Maybe I'm barking up the wrong tree here, but I upgraded my HDD to a 60GB one some time ago and placed the old one (with windows still installed) into a USB2 external casing to later be wiped and used as portable storage.
Now maybe it's just me but I'm pretty sure that I had a logon password on that old drive and windows installation, and for obvious reasons, if that said password was forgotton, you would be unable to boot into the OS (Win 2k).
However, as the drive is now a SLAVE drive in a USB2 casing, the entire structure of windows 2k on the old drive is still visable, albeit as a seperate HDD number, in my WinXP OS on the new HDD.
Doesn't this defeat the whole object of a logon password, if all somebody needs to do is remove the drive, place it in a casing and scroll through the old HDD, removing any documents/files as you go???
Not only is it true Ben, but if you install the drive as slave, as you have, then you can also reset the password on the slave drive and bingo. Its just a case of rummaging for the SAM files in %systemroot%.
Obviously theres a bit more to it but you never know whose looking :o)
Because if so, it means that anybody can opena PC which contains private files, remove the HDD, stick it into their own PC, copy the drives files onto their own HDD and bingo, bye bye privacy!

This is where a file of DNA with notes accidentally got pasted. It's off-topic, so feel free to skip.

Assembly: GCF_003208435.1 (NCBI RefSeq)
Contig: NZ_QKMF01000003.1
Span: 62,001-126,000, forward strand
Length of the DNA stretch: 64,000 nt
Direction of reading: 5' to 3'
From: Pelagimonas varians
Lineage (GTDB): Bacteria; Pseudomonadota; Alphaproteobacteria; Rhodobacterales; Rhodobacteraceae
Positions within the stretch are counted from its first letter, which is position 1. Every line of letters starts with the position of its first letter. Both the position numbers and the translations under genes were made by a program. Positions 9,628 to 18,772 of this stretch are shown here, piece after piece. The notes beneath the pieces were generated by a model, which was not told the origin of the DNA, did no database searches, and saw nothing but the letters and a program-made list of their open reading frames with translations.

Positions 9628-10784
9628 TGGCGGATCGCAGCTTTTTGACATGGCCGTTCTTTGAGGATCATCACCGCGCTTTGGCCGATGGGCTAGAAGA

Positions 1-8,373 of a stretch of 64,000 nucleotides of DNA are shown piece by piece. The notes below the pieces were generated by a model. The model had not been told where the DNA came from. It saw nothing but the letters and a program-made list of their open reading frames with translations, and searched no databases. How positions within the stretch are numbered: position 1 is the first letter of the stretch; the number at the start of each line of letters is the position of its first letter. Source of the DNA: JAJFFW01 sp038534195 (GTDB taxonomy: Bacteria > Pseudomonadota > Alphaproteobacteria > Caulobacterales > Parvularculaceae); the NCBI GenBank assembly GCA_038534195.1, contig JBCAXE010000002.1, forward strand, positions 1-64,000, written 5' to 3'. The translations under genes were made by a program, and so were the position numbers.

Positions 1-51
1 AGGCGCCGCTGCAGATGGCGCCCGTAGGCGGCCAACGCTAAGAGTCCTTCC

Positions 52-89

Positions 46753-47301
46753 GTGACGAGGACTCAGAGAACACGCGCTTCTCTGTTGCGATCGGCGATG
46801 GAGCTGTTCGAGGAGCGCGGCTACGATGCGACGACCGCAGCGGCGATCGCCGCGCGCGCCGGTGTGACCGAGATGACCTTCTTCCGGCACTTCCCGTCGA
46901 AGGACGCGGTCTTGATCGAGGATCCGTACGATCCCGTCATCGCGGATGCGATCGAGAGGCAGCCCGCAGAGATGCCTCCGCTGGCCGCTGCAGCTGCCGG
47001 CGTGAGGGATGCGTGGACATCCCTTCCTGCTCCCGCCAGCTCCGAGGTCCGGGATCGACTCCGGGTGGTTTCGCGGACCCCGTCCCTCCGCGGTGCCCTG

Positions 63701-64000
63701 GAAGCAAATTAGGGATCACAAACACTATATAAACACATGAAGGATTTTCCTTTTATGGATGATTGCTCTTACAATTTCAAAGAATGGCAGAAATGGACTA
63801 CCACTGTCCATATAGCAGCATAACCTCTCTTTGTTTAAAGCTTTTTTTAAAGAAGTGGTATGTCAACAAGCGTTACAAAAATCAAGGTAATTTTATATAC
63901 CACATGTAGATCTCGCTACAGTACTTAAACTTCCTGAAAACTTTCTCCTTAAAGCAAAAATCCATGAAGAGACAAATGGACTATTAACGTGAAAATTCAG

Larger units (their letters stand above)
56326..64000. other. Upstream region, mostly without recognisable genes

What's even better, is that you can then stick the HDD back and the person who's files you've slolen would be none the wiser.
Something which needs to be seriously addressed if you ask me. It seems in essence to be far too simply in operation but if it's really IS that simple then I cannot see how this has been overlooked by the Mighty Microsoft?
What a waste of time!
Be warned everybody, your PC is NOT as safe as you may have previously thought! Unless somebody can find the loophole?
Ben, Windows is not a secure environment. 9x didn't even pretend to be and 2K NT XP etc are so easily bypassed.
Third party tools that lock down drives and encryption are the only way of protecting data. If you install the drive as slave your not booting from it so its just another drive as far as Windows knows.